Journal Publication


Kang HoShin, Jehee Park, Sul Ki Park, Puritut Nakhaniveja, Soo Min Hwang, Youngsik Kim ,and Ho Seok Park

Journal of Industrial and Engineering Chemistry, Volume 72, 25 April 2019, Pages 250-254 (Website link)

img Herein, we report synthesis of Co3V2O8 nanoparticles for an electrocatalyst of seawater batteries. The cell using Co3V2O8 achieves a higher voltage efficiency of ∼76% than ∼72% of the cell without catalyst. In addition, the Co3V2O8 shows a good rate capability with reduced voltage gaps and an increased power density of ∼5.9 mW cm−2. This cell is stable over 20 cycles for 400 h with reduced voltage gap of ∼0.95 V. These findings are attributed to the facilitated redox kinetics of the clustered Co3V2O8 nanoparticles arising from the optimal metalOH bond strength and large surface area.

Hyuntae Bae, Jeong-Sun Park, S.T.Senthilkumar, Soo Min Hwang, and Youngsik Kim

Journal of Power Sources, 2019, 410-411, 99-105 (Website link)

img The water and carbon cycles are central to the Earth’s ecosystem, enabling the sustainable development of human societies. To mitigate the global issues of water shortages and climate change, we report a new electrochemical system that fulfills two functions—seawater desalination and carbon dioxide air-capture—during the charge and discharge processes. The seawater desalination-carbon capture system utilizes a seawater battery platform, consisting of three major compartments (desalination, sodium-collection, and carbon-capture), which are separated by sodium superionic conducting ceramic membranes. It is found that the concentrations of sodium ions and chloride ions in fresh seawater (total dissolved solids  34,000 ppm) are significantly decreased by the charging of the seawater desalination-carbon capture system, resulting in brackish water (total dissolved solids  7,000 ppm). The discharge process induces the air-capture of ambient carbon dioxide gases through carbonation reactions, which is demonstrated by the carbon dioxide gas removal in this compartment. The hybrid system suggests a new electrochemical approach for both desalination and carbon capture.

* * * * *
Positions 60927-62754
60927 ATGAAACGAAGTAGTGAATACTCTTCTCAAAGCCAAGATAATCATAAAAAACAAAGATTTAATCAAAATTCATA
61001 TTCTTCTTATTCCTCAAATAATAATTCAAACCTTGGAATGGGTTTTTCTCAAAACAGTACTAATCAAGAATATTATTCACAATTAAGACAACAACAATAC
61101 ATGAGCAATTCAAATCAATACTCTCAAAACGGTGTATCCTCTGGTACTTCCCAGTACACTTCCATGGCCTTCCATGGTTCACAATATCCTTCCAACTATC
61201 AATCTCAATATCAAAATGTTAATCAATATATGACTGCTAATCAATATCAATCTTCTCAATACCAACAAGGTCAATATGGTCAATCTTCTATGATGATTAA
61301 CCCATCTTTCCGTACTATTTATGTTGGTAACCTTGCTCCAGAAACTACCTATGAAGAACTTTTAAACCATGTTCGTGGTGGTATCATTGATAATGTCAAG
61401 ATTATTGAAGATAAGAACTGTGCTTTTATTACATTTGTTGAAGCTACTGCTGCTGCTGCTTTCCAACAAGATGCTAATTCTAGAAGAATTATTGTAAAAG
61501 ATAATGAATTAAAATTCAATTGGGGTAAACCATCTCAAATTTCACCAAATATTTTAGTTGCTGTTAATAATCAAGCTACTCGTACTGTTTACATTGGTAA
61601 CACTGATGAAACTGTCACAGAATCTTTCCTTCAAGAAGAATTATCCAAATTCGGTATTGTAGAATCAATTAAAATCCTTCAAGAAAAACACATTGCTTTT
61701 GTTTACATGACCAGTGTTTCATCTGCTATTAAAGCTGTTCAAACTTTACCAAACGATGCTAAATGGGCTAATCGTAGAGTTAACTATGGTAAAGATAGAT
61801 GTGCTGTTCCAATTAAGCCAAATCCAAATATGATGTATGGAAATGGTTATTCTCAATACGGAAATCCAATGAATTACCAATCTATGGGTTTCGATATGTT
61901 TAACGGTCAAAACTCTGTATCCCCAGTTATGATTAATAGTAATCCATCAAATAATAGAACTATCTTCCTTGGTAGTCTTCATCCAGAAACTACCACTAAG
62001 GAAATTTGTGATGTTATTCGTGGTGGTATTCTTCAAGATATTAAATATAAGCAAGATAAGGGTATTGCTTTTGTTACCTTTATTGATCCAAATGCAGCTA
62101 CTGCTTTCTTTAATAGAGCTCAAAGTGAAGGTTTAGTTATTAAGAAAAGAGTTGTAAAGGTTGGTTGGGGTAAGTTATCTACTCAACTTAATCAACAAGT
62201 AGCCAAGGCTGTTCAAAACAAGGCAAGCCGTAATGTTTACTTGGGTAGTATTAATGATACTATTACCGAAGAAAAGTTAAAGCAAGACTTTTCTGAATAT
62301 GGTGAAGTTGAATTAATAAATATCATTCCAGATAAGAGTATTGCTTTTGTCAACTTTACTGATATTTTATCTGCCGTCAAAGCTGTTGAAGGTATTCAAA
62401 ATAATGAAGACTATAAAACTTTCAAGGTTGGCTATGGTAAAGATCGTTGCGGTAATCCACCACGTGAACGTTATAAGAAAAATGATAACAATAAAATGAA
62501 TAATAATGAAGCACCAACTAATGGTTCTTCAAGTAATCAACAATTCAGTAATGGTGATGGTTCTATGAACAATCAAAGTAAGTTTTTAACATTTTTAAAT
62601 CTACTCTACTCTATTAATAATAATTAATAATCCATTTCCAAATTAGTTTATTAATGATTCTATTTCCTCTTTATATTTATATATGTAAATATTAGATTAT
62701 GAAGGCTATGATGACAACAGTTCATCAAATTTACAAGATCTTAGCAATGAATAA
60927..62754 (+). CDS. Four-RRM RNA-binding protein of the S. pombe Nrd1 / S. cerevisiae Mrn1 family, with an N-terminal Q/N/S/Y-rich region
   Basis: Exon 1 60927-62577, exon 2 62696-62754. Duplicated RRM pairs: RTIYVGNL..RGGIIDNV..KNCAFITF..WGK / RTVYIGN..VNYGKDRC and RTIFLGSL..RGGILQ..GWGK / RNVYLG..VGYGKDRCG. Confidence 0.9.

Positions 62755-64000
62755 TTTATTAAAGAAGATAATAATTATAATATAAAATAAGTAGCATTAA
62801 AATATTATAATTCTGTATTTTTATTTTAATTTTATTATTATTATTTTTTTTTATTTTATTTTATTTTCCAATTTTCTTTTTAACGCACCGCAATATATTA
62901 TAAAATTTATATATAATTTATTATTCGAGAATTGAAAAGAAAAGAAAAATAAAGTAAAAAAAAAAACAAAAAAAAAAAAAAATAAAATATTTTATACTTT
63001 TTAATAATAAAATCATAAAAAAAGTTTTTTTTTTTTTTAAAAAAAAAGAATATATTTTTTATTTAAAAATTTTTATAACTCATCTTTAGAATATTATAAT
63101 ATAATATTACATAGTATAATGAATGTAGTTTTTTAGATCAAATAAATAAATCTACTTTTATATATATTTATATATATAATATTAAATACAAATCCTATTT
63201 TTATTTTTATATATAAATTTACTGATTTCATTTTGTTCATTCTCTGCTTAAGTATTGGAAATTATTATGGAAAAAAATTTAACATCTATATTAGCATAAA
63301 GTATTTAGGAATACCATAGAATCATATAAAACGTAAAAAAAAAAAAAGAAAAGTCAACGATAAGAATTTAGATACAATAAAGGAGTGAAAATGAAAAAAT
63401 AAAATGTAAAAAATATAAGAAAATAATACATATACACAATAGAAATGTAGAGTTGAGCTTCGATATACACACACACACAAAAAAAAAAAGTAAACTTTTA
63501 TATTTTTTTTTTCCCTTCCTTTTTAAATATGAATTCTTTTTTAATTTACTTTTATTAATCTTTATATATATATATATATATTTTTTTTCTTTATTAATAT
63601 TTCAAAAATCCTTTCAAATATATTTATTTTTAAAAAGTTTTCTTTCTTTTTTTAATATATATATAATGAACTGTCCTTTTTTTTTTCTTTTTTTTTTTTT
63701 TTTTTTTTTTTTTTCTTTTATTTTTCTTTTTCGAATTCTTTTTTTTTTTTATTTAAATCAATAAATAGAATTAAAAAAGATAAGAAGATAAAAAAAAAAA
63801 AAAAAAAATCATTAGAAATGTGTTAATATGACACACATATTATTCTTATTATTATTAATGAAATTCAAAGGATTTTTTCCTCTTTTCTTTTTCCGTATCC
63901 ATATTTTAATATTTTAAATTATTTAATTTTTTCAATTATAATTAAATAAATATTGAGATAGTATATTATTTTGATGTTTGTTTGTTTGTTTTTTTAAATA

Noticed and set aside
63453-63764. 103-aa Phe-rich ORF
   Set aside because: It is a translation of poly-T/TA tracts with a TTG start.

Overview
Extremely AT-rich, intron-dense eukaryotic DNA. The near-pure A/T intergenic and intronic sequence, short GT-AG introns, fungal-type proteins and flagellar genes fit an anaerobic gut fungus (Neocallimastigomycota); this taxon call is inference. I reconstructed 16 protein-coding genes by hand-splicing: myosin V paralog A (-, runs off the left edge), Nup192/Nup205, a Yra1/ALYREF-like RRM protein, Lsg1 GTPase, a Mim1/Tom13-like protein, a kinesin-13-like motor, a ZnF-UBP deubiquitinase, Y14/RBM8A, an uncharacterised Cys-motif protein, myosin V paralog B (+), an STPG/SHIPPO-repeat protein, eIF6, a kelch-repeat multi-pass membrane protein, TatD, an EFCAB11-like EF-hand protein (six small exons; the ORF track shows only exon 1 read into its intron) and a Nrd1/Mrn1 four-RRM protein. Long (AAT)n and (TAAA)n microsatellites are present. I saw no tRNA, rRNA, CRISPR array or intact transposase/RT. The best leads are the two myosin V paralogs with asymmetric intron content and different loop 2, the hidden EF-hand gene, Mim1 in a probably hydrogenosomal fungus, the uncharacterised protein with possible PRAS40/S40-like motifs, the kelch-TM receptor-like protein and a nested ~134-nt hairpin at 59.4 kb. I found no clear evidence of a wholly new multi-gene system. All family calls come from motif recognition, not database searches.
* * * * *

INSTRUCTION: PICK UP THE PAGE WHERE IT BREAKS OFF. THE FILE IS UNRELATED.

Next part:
Yongil Kim, Guk-Tae Kim, Sangsik Jeong, Xinwei Dou, Chenxi Geng, Youngsik Kim, and Stefano Passerini

Energy Storage Materials, 2019, 16, 56-64 (Website link)

img A new electrolyte (anolyte) for the negative electrode of seawater batteries, based on the combination of two ionic liquids (ILs), a sodium salt, and a SEI-forming additive, is herein reported. The quaternary anolyte is composed of N-methyl-N-propylpyrrolidinium bis(fluorosulfonyl)imide (0.6 mol fraction), N-methyl-N-propylpyrrolidinium bis(trifluoromethanesulfonyl) imide) (0.3 mol fraction), and sodium bis(fluorosulfonyl)imide (0.1 mol fraction). Ethylene carbonate (5 wt% with respect to the ILs and salt mixture) is added to promote SEI formation. The thermal, physicochemical, and electrochemical characterization of the quaternary electrolyte indicate its suitability as an anolyte, as well as the formation of a highly stable interface with the negative (hard carbon) electrode. Lab-scale seawater full cells employing a hard carbon anode and the ionic liquid-based quaternary anolyte show remarkable results in terms of capacity, cyclability, and rate capability at room temperature. Additionally, these cells showed better energy efficiency (voltage efficiency) and cyclability than those based on a conventional organic carbonate-based anolyte.